The airline industry predicts some 42 million of us will be flying this holiday season, and that this weekend before Christmas will be one of the busiest periods.
For tips on how to get through what's expected to be some long security lines, we turn to the Transportation Security Administration's Lisa Farbstein. She says there's a useful guide on the TSA's homepage that allows you to type in an item to see if it's allowed in your carry-on, as well as a mobile app.
Nobody really wants to think about economics, the famously dismal science, while sitting down at a table loaded with love and calories. Like it or not, though, supply and demand drive food production and set the price of dinner.
So, in a season of feasts, what are the business stories on your holiday menu?
There is a war going on. The enemy is an innocuous little piece of ornamental fabric.
When the Professional Association of Innkeepers launched the Death to Doilies Campaign this year, the approach was tongue-in-cheek, but the message of change was serious: The doily has had the run of bed and breakfasts for too long.
From NPR News, this is ALL THINGS CONSIDERED. I'm Melissa Block.
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And I'm Robert Siegel.
Tomorrow, the National Rifle Association will hold a news conference here in Washington, weighing in, for the first time, since last Friday's shootings in Newtown, Connecticut. Twenty children and six adults were killed at Sandy Hook Elementary. In and around Newtown, a public debate about gun violence and how the nation should respond has picked up in recent days.
From NPR News, it's ALL THINGS CONSIDERED. I'm Robert Siegel.
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And I'm Melissa Block.
In Chicago, there was a remarkable jailbreak this week. Two convicted bank robbers escaped from their high-rise cell, some 200 feet above the street. Federal and local authorities have been searching for the men since Tuesday. They don't know how the pair got away without anyone noticing. From member station WBEZ, Susie An reports that the escapees' unlikely plan depended on an awful lot of bed sheets.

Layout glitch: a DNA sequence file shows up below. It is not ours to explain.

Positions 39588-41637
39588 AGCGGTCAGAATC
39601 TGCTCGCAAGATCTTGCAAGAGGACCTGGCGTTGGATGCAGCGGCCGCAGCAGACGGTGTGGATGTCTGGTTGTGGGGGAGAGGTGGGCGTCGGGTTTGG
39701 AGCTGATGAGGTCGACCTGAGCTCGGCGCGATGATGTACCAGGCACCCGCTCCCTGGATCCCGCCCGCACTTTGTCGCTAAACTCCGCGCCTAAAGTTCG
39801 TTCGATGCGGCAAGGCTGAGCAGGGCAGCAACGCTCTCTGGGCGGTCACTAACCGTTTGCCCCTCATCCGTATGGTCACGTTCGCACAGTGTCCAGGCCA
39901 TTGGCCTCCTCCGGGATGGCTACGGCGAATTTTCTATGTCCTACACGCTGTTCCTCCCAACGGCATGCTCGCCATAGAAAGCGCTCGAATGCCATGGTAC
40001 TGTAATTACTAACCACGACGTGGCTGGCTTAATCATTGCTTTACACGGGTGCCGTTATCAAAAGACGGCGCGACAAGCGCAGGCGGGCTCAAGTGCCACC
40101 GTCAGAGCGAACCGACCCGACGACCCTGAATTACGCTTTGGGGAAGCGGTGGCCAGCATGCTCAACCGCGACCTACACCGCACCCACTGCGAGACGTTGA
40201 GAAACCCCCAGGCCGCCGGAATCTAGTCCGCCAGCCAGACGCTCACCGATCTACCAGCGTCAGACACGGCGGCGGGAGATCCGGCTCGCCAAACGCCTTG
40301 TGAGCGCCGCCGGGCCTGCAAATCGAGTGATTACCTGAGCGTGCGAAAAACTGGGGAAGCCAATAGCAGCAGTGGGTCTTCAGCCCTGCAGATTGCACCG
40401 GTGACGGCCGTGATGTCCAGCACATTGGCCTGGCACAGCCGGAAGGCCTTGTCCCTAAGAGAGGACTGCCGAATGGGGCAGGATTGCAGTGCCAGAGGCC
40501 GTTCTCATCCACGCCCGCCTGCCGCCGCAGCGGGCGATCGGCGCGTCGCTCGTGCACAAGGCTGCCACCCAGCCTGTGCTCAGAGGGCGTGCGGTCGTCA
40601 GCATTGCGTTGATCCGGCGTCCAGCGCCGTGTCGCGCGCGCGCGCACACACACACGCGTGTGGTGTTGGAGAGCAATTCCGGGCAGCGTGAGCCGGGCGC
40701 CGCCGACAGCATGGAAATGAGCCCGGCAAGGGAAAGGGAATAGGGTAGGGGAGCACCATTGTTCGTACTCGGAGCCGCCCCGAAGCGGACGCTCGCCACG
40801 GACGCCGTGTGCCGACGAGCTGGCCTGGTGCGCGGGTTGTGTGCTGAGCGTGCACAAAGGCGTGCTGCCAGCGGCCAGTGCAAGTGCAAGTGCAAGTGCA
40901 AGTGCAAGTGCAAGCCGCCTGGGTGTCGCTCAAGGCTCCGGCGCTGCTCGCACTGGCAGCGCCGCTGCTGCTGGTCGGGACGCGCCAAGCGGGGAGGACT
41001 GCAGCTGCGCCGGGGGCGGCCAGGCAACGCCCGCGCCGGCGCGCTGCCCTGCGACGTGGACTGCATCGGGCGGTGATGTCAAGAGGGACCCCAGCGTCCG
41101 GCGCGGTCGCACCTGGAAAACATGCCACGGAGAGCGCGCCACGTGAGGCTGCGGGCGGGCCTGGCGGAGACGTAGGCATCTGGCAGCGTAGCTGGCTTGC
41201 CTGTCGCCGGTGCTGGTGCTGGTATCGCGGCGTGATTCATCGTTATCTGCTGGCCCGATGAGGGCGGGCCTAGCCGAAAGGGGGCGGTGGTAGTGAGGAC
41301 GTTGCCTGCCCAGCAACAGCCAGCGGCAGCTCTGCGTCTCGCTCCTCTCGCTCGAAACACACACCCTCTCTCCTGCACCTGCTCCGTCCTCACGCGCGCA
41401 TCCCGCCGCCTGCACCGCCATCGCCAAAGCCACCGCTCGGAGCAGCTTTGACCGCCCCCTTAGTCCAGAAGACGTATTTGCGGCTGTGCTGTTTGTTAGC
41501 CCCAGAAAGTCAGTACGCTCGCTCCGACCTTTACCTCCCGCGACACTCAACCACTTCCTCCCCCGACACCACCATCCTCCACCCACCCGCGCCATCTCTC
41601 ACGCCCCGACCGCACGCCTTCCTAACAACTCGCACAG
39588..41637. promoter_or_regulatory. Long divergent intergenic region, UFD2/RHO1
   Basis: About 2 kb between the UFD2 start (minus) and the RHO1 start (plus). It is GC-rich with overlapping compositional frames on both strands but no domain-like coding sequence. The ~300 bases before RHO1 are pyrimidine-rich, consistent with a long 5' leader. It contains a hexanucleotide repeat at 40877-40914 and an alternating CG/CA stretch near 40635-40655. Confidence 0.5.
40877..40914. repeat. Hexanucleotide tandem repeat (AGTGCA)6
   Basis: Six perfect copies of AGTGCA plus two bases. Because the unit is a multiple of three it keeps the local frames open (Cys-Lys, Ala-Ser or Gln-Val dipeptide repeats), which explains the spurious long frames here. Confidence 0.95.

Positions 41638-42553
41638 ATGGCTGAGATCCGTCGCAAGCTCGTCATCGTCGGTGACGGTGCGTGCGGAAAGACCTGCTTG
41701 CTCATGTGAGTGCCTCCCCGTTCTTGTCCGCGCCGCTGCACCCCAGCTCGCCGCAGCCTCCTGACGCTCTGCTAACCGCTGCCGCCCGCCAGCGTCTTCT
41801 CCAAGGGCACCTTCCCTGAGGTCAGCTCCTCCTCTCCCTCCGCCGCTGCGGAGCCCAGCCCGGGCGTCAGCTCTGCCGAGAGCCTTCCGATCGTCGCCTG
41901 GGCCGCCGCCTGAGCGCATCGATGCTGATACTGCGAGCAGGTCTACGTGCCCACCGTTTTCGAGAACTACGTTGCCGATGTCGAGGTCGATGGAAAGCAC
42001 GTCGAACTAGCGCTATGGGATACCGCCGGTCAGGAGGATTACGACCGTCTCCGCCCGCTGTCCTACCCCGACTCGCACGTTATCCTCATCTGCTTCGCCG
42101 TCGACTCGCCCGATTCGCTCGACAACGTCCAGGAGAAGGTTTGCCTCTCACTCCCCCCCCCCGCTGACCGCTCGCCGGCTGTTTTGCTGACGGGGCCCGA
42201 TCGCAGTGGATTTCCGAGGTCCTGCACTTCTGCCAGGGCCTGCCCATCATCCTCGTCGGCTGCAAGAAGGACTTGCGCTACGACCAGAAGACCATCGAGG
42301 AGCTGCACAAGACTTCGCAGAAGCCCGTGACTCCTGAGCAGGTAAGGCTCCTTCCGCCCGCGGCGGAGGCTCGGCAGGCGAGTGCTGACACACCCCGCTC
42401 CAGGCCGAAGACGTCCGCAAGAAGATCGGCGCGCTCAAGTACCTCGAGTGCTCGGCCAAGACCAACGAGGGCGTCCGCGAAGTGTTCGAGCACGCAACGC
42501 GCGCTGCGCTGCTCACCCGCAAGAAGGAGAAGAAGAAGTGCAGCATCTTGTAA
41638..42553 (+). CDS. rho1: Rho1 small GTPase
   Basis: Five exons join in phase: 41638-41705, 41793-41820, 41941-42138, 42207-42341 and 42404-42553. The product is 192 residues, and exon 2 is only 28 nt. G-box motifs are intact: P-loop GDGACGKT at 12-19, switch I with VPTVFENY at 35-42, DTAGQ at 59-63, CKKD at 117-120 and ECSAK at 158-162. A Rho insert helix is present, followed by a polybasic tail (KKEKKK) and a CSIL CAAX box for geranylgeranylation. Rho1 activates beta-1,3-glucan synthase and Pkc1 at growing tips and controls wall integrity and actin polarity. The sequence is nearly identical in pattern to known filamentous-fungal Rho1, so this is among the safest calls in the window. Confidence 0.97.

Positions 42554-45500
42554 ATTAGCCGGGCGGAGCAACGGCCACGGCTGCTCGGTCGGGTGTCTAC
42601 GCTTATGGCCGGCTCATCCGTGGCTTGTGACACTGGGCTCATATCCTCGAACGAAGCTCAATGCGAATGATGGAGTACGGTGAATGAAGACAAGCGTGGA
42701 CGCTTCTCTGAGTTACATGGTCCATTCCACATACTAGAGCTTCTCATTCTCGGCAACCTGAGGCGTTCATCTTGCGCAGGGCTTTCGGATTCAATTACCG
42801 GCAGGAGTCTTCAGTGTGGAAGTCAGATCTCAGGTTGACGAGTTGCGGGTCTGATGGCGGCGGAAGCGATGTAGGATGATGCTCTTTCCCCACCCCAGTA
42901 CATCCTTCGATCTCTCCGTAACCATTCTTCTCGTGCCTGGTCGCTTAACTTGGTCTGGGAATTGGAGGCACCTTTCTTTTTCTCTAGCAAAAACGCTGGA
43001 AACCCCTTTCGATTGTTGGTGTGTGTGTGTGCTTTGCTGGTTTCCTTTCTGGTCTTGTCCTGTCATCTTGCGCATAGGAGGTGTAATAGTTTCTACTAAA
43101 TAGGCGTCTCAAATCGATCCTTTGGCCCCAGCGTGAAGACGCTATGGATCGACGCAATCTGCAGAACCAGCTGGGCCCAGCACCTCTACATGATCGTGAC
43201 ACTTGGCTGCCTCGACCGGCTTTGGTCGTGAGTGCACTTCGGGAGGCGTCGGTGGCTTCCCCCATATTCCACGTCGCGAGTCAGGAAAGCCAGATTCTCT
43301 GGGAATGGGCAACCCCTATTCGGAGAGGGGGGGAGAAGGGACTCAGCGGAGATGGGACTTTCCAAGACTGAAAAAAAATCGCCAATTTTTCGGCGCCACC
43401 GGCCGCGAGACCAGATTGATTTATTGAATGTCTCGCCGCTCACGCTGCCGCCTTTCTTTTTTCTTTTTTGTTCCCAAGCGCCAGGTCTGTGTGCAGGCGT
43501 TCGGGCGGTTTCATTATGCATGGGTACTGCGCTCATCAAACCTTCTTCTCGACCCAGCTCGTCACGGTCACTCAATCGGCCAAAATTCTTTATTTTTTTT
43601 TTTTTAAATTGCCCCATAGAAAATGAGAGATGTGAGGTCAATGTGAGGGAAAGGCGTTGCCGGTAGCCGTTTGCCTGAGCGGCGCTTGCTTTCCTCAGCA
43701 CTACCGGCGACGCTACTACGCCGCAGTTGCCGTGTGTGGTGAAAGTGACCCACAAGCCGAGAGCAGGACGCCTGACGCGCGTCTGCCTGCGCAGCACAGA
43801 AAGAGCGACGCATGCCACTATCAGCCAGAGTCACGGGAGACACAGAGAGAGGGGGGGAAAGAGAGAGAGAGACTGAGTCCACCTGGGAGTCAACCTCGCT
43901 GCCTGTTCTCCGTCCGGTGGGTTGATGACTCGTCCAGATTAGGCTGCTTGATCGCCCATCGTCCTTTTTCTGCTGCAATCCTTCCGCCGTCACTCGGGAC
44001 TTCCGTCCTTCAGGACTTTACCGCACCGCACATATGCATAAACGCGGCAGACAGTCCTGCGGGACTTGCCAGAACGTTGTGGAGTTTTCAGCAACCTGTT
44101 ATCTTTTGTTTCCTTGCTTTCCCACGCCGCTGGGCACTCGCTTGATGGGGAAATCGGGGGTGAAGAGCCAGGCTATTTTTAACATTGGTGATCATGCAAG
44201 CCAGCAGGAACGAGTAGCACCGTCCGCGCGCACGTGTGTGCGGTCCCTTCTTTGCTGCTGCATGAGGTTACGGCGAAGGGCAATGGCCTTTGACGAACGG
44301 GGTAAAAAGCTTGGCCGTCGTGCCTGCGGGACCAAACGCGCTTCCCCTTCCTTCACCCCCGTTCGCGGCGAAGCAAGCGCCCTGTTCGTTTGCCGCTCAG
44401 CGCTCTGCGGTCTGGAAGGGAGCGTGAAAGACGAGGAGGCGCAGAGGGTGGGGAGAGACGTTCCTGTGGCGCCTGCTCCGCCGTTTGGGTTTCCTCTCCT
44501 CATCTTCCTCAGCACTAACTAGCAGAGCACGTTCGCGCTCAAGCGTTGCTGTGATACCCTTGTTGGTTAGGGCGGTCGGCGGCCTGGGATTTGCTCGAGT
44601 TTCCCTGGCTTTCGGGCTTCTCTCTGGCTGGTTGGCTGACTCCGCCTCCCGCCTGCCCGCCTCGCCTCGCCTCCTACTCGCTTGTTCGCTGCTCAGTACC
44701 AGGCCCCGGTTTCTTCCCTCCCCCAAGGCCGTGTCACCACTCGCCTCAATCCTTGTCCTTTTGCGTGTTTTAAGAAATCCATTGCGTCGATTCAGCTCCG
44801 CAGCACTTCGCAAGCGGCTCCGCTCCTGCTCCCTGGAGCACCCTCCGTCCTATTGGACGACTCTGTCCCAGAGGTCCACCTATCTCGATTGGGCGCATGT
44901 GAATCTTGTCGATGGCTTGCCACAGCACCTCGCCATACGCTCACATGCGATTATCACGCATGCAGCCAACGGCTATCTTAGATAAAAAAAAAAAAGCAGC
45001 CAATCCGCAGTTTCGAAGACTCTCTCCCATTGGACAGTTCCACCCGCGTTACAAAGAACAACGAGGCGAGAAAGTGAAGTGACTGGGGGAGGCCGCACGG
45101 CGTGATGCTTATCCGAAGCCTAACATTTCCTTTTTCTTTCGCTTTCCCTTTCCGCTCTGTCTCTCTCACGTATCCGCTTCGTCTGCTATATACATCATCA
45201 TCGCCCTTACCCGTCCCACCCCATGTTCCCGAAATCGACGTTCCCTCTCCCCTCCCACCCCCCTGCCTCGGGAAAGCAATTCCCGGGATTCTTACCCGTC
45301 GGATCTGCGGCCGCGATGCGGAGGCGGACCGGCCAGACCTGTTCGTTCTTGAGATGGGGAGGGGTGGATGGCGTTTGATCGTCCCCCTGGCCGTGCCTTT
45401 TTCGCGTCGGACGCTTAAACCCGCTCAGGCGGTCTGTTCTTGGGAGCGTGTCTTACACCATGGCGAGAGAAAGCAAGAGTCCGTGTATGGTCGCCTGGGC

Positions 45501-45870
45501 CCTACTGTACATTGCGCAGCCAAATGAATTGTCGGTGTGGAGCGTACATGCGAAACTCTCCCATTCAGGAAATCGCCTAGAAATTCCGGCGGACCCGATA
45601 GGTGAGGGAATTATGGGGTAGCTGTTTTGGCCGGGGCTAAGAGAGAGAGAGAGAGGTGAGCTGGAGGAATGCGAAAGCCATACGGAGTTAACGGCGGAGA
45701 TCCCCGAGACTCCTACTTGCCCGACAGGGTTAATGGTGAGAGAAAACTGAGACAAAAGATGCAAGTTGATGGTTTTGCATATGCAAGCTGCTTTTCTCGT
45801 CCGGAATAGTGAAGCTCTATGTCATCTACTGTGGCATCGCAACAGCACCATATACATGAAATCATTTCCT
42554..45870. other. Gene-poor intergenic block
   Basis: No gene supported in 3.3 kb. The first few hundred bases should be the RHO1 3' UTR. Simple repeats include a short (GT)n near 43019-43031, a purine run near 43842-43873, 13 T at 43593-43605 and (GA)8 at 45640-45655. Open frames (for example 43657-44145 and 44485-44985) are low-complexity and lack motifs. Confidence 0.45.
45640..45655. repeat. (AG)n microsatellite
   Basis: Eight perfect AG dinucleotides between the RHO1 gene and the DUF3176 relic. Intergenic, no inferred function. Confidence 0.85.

After more than two centuries as an independent company, the New York Stock Exchange is about to change hands. It's being acquired by Atlanta-based IntercontinentalExchange, or ICE, as part of a deal valued at $8.2 billion. In recent years, ICE has exploded in growth.
And as NPR's Jim Zarroli reports, today's announcement is the latest in a series of rapid-fire changes that have transformed the world of stock trading.
This is ALL THINGS CONSIDERED from NPR News. I'm Melissa Block.
ROBERT SIEGEL, HOST:
And I'm Robert Siegel. We begin this hour with political fallout from the deadly attack on the U.S. consulate in Benghazi, Libya. The U.S. ambassador and three other Americans died in that attack back in September, and this week, a scathing report set the stage for consequences.
Just days after a deal on the fiscal cliff seemed imminent, things appeared on the verge of falling apart. How did it happen? David Welna talks to Robert Siegel about how the internal politics of the House have complicated a deal to avert massive, automatic tax hikes and spending cuts.
The controversial drilling technique known as hydraulic fracturing has created an oil and gas boom around the country. In states like Texas, Pennsylvania and Colorado, there's been heated debate about rules that protect groundwater and public health.
California is now wading into that arena with the release of the state's first fracking regulations. The state's earthquake-prone geology, however, could bring particular concerns.
Fracking itself isn't new. The technology behind it, though, has changed.
Have you noticed, perhaps, that some of your store-bought salad dressings or spaghetti sauces taste a little less salty lately?
Probably not. The companies that make those products are doing their best to keep you from noticing. Yet many of them are, in fact, carrying out a giant salt-reduction experiment, either because they want to improve their customers' health or because they're worried that if they don't, the government might impose regulations that would compel more onerous salt reductions.